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Rules for releasing Kotlin objects

One of the most important features of Java and Kotlin is automatic memory management, when the garbage collector itself removes unused objects from RAM. The garbage collector greatly simplifies the life of developers, but it does not always work.


  • Optimizing application loading in Kotlin
  • A modern approach to development with Kotlin
  • How to make Kotlin code more understandable

A canonical example where a garbage collector fails is Android activity. Consider the following example:


The developer decided to simplify his life and took out the function logError in companion objectto always have access to it. The only problem here is that logError internally refers to MainActivity. As a result, if MainActivity if it is complete, it will continue to occupy memory—the garbage collector will not be able to release it because there is a link to activity in the companion object.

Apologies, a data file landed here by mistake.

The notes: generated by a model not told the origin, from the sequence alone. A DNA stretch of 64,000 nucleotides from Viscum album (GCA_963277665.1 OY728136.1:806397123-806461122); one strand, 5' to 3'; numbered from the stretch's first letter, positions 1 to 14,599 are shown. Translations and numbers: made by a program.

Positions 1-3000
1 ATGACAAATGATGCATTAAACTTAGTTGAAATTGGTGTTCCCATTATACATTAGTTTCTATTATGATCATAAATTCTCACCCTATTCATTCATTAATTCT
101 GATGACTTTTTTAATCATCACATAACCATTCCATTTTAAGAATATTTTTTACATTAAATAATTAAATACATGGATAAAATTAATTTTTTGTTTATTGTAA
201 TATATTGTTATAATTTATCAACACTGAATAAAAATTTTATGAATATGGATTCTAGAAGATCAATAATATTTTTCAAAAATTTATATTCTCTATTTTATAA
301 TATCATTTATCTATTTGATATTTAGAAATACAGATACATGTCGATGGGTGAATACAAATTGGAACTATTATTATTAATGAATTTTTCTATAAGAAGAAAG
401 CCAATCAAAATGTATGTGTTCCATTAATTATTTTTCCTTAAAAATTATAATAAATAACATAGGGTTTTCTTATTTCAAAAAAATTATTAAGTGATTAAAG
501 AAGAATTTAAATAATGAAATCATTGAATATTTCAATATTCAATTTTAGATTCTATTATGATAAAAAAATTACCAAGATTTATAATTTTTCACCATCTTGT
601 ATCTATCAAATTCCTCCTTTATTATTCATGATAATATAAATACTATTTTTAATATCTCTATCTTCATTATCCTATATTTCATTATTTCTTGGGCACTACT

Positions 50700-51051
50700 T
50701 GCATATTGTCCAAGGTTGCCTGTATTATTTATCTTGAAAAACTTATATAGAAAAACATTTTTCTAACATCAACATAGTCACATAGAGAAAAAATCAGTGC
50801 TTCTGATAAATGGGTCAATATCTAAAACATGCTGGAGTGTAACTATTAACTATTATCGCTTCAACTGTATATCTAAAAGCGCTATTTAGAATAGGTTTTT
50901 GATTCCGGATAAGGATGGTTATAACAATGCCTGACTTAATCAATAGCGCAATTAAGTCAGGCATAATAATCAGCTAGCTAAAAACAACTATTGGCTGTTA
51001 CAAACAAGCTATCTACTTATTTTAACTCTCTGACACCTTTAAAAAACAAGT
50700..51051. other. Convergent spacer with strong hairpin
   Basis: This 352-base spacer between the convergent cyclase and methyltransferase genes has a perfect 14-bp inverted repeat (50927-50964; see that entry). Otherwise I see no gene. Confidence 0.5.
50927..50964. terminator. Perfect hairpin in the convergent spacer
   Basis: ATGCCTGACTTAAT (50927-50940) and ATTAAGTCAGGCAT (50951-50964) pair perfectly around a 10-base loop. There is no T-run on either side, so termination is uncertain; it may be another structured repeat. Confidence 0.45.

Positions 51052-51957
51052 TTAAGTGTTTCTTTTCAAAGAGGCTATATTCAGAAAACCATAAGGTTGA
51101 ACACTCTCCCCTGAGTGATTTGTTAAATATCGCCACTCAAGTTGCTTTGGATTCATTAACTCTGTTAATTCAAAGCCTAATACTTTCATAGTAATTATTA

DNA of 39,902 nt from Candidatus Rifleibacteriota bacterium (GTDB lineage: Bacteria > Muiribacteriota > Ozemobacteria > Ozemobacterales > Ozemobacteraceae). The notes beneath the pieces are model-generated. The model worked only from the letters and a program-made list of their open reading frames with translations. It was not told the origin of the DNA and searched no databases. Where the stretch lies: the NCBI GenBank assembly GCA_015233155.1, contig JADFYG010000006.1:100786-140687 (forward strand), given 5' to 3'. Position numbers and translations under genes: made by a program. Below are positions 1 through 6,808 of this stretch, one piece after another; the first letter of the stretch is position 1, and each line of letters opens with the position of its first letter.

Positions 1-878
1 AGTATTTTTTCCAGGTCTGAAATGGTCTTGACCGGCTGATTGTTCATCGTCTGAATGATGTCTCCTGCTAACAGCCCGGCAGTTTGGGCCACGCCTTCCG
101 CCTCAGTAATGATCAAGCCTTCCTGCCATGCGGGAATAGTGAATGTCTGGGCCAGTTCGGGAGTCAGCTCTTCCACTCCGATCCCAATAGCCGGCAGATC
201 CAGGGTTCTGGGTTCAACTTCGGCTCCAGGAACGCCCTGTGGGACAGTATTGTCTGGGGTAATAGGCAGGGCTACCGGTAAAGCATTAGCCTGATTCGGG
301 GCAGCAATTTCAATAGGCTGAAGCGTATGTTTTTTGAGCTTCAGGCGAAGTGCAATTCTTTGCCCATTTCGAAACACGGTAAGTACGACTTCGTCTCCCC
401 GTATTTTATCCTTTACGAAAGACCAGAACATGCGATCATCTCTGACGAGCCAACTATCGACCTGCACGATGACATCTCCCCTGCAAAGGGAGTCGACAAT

you can resolve this issue by replacing the hard-coded reference with WeakReference (although a good problem is solved with the help of a dependency injection system).

Another example is the stack implementation:


It is absolutely correct, except for one point: the function pop() does not remove an element from the array. This means that if you create a stack of 1000 items and then delete 999 of them, the stack will still take up the memory needed to store 1000 items. The code is fixed like this:

How to detect such problems? It is worth learning how to use the hip analyzer (there is one in the standard Android Studio delivery). The LeakCanary tool will also help. It will automatically notify you of any leaks of activity.